Self-expression helps reinforce occupational sex segregation
HOUSTON – (May 22, 2014) – Decades after the passage of equal rights legislation and an influx of women into the workforce, why does sex segregation by occupation persist? New research from a sociologist at Rice University finds that one factor that perpetuates this segregation is gendered patterns of self-expression –whereby efforts to express one’s unique sense of individuality can often end up reinforcing collective societal gender differences.
“Recent research on sex segregation has looked to the ways women and men tend to make career decisions,” said the study’s author, Erin Cech, assistant professor of sociology. “An important but understudied part of this decision-making process is the role of ‘self-expression.’ College students are often expected to choose careers that fit their conceptions of self. While these self-conceptions may seem unique to each individual, they tend to vary in predictable ways by gender.”
As young men and women seek to express themselves in their choice of careers, this systematic gender variation in self-conception gets translated into gender variation in careers. “While self-expression may feel like an individualistic act, it serves to reinforce occupational sex segregation in the collective,” Cech said.
The study, “The Self-Expressive Edge of Occupational Sex Segregation,” examines this self-expressive career decision-making by examining how three particular self-conceptions influence college students’ likelihood of choosing female-dominated or male-dominated careers. Cech found that regardless of their university, GPA, family background and race/ethnicity, men and women with more emotional, unsystematic and/or people-oriented self-conceptions (compared with their peers’ self-conceptions) are likely to enter more female-dominated fields, such as teaching or nursing; this reinforces occupational sex segregation. For example, for every point more emotional that college students consider themselves to be on a seven-point scale, their career field after graduation will have a proportion of women that is approximately two percentage points higher. These results even hold for students with very progressive beliefs about men’s and women’s roles in society.
“In society in general, men and women typically occupy different types of jobs,” Cech said. “This is something that is reflected all over the place — in popular media, and even in the types of toys that children play with (for example, doctors are portrayed as men and nurses portrayed as women). These are things that young people learn and identify with very early in life.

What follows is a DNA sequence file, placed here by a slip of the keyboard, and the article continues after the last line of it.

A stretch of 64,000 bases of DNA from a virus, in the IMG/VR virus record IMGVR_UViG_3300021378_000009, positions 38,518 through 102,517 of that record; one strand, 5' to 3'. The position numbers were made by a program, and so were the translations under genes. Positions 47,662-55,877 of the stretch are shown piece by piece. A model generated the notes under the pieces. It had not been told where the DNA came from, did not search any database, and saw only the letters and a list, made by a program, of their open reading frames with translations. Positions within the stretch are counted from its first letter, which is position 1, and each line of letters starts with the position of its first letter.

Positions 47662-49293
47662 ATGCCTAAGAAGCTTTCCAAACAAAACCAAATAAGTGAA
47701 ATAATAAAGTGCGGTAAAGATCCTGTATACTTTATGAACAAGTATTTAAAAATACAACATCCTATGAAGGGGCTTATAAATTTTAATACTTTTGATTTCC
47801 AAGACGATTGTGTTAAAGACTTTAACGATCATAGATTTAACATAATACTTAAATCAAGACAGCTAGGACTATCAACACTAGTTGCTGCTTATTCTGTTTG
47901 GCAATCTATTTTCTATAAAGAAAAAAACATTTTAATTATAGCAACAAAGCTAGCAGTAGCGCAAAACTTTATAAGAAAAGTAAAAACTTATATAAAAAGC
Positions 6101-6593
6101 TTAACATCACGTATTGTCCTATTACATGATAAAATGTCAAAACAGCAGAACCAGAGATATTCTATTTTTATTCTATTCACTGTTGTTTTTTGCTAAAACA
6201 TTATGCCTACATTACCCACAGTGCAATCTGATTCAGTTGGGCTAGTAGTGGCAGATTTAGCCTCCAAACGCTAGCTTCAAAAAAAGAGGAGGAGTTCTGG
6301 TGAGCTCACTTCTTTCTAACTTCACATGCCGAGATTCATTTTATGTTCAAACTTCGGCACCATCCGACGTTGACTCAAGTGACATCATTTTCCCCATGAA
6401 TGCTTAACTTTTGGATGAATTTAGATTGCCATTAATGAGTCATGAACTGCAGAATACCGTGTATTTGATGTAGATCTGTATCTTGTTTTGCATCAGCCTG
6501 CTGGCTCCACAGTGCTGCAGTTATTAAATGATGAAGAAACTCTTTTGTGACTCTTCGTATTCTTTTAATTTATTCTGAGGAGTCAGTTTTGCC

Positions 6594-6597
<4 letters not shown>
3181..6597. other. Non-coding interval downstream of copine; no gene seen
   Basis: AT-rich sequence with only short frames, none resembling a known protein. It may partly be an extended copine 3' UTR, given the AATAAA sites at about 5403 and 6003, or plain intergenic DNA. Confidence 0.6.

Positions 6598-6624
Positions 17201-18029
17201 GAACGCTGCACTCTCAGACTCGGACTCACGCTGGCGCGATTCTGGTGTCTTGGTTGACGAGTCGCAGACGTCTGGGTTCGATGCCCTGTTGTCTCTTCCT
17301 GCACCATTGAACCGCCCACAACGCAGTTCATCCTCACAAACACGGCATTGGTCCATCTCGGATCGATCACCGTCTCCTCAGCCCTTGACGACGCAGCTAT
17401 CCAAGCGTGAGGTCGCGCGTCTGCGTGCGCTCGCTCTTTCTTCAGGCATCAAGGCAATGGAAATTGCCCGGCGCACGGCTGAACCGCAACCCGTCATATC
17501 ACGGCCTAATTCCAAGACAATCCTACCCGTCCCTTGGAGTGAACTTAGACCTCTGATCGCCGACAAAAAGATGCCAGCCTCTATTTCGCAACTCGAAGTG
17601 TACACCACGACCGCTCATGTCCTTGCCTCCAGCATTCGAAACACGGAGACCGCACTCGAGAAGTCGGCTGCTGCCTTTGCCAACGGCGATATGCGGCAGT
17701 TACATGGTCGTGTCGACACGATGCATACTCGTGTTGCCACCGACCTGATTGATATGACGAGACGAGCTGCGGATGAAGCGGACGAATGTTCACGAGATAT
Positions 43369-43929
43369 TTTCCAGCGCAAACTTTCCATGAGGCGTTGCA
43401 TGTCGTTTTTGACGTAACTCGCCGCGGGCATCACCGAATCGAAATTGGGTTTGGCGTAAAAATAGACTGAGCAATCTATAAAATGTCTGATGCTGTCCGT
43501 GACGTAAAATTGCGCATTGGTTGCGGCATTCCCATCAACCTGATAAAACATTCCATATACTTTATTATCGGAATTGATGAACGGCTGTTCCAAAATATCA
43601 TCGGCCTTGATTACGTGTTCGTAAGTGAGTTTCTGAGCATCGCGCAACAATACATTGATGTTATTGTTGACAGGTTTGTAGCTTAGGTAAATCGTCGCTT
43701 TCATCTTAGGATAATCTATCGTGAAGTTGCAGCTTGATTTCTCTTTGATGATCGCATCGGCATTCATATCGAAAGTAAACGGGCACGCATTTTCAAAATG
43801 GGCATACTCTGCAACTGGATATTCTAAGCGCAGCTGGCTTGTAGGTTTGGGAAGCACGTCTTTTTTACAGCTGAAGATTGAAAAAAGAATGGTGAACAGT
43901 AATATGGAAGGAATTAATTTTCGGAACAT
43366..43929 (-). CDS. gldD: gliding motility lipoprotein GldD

“A dominant cultural expectation in the U.S. — especially for people lucky enough to go to college — is that individuals choose careers that fit their conceptions of self, but what many people don’t realize is that these conceptions are heavily influenced by how we are socialized and the way we are spoken to about what we should or should not like.” As a result of socialization and day-to-day engagement with a gendered social world, men and women tend to have different self-conceptions. “As such, when men and women make self-expressive career choices, they often reproduce occupational sex segregation,” she said.
Cech noted that young adults no longer say, “I am choosing this field because I am a man (or a woman)”; instead, they say, “I am choosing this field because it fits me.” While this self-expression may seem purely individualistic, Cech argues that it is still deeply inflected by gender. She also noted that the findings suggest that women and men do not have to consciously adhere to traditional gender role beliefs for their career decisions to be subconsciously influenced by those beliefs through their development of gender-stereotypical self-conceptions.
The study included more than 700 students at four U.S. universities in the Northeast. Rice students were not included in the study. Cech followed respondents from their freshman year in college in 2003 through 18 months postgraduation in 2008 and asked them about their self-conceptions, their college major, career activities and their views about the role of men and women in society. Cech said that this stage in life is ideal for studying these processes because it is a time when self-expressive career decision-making is both most expected and most possible.
“The structural flexibility for self-expressive decision-making at career launch is unmatched at any other point in the labor force,” she said.
Cech also argues that the power of this mechanism of segregation is that self-expression is understood as a deeply individualistic experience in the U.S. — a view that cloaks the lifelong gendering processes that leads self-expression to vary between men and women. Finally, Cech said that because this self-expressive edge of sex segregation is a mechanism of inequality without a clear “oppressor,” it might be difficult to undermine it through policy and social action.
“It is culturally untenable to either challenge people’s conceptions of themselves or to reduce their self-expressive freedoms,” Cech said.
Cech argues that the best approach to undermining this mechanism is to challenge the contexts that limit the particular characteristics that men and women are encouraged to adopt into their self-conceptions.
The study appeared in a recent issue of the American Journal of Sociology and is available online at www.press.uchicago.edu/ucp/journals/journal/ajs.html. The research was funded by the National Science Foundation.
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